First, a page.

Review calls for ban of pain-inducing restraint

The Ministry of Justice has today published a review of pain-inducing restraint which is authorised for use on children as young as 10 during their journeys to and from custodial institutions, and within child prisons. The review, led by the former Chair of the Youth Justice Board, Charlie Taylor, was set up after legal action by Article 39.

Charlie Taylor critiques the inclusion of pain-inducing restraint in the system in place since 2012, which is called MMPR (Minimising and Managing Physical Restraint):

“I believe that this places the use of pain-inducing techniques on a spectrum that makes it an acceptable and normal response rather than what [it] should be, the absolute exception.”

He said this “has contributed to the overuse of these techniques that I so frequently witnessed during this review”.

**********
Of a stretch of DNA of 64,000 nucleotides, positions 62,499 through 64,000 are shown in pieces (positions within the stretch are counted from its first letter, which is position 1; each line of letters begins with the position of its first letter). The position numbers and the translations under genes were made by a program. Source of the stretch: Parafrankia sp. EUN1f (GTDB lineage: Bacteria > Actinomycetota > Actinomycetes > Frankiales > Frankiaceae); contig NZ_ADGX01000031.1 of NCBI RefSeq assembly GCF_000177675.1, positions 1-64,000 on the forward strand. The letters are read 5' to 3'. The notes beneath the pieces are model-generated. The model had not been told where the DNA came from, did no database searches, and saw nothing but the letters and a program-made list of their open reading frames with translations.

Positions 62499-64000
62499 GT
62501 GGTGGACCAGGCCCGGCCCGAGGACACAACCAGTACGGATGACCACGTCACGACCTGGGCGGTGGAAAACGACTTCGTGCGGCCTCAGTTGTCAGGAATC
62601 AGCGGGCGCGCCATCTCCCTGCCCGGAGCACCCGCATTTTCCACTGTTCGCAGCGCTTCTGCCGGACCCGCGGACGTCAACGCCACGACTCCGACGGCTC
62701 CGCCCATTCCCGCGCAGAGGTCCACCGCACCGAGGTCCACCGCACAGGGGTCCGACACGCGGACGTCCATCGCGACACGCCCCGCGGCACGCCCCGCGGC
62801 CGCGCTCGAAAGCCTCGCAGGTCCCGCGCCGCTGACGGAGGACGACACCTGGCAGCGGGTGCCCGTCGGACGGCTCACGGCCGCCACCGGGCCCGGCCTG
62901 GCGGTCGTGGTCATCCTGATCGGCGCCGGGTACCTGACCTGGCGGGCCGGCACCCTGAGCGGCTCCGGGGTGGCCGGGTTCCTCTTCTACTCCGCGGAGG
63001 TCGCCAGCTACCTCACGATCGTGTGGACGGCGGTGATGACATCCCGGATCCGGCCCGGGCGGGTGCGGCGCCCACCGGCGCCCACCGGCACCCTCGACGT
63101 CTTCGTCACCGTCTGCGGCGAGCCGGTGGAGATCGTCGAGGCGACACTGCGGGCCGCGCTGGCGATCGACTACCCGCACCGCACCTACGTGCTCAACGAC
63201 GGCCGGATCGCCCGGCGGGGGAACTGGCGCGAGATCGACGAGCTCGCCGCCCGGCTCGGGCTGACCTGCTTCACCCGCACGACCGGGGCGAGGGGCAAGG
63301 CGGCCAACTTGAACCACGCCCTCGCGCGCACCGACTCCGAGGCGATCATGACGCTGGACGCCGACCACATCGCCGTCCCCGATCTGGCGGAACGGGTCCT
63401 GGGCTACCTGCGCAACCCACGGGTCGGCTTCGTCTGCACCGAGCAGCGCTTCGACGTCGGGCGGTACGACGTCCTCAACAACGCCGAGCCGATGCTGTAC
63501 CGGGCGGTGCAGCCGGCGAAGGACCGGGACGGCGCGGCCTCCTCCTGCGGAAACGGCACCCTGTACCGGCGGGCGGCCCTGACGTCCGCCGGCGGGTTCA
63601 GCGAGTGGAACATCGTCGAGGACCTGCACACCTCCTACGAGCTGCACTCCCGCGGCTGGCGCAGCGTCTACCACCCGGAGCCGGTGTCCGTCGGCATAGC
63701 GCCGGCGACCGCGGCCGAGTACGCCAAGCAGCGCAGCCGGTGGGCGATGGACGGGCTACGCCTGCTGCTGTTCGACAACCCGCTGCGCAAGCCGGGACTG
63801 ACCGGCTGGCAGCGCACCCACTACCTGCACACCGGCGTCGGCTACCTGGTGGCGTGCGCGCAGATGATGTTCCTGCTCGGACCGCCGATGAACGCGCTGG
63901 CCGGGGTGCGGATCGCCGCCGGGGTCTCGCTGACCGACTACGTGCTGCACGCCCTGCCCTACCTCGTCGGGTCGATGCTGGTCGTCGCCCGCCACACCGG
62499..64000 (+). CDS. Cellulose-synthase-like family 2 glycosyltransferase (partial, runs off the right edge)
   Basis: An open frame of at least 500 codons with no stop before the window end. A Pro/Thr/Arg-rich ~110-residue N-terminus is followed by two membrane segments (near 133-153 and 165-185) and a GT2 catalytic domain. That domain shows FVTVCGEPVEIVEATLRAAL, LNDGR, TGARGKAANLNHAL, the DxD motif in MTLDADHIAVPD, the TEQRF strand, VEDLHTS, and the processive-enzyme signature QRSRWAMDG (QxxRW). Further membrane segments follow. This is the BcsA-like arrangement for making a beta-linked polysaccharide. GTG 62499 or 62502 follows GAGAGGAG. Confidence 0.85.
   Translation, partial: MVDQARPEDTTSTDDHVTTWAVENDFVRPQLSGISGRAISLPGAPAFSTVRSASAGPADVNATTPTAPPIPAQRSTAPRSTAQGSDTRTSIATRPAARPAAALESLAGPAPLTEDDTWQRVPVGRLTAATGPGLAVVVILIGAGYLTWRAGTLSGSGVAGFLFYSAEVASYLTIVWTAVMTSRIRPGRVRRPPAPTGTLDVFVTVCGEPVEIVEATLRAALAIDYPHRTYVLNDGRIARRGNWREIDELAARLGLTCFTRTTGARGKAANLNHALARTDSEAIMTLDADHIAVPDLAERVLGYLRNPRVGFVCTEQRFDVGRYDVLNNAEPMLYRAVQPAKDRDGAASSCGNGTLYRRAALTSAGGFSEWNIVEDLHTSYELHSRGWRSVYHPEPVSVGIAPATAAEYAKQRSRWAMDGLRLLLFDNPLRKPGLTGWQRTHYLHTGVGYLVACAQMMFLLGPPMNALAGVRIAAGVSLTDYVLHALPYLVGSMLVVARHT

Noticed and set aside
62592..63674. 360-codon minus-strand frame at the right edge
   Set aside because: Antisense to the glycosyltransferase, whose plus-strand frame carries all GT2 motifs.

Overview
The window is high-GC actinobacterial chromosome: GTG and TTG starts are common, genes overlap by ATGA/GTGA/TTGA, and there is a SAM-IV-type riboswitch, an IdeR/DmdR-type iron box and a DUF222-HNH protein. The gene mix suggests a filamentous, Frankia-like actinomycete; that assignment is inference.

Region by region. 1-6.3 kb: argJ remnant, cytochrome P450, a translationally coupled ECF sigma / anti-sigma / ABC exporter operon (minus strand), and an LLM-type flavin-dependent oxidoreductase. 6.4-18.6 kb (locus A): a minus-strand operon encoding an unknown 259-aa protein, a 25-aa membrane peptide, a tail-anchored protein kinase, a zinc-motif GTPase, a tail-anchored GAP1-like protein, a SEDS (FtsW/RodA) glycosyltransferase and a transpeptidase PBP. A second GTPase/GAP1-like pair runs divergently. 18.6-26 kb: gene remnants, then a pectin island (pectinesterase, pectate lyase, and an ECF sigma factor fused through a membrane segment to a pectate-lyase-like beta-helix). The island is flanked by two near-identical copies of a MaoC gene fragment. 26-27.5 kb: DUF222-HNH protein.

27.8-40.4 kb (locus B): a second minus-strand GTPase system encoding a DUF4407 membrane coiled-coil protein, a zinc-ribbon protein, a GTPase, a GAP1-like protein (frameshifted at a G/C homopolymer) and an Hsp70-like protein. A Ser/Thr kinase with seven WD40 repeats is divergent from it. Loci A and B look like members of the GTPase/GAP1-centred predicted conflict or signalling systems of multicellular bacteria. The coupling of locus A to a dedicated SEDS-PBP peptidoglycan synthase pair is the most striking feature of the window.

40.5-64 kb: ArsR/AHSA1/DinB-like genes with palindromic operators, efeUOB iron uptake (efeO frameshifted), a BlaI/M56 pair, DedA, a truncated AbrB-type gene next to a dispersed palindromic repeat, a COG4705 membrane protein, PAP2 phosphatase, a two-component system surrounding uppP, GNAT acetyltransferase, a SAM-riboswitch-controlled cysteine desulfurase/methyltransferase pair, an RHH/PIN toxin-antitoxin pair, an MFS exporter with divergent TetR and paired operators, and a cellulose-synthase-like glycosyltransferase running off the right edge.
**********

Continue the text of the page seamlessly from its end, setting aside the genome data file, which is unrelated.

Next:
Charlie Taylor’s report makes 15 recommendations, including that:

  • The MMPR restraint training programme should be amended to remove the use of pain-inducing techniques from its syllabus (recommendation 7).
  • That pain is not permitted to be used to end long restraints – staff must always try letting go or changing the hold if a restraint is going on too long. The report recommends that there may, however, be emergency situations where the infliction of pain can be justified to prevent serious harm (recommendation 10).
  • The inverted wrist should only be used to gain control of strong and / or fully-grown children when there is no alternative and there is a risk of serious harm. Staff must move to a lower level hold as soon as possible (recommendation 12).
  • That staff be permitted to use a pain-inducing technique to prevent serious physical harm to either children or adults (recommendation 9).
  • Escort staff should no longer be able to use pain on children. However, Charlie Taylor recommends that there may be exceptional circumstances – when a member of staff is acting in self-defence and in an emergency – where pain may be justified (recommendation 14).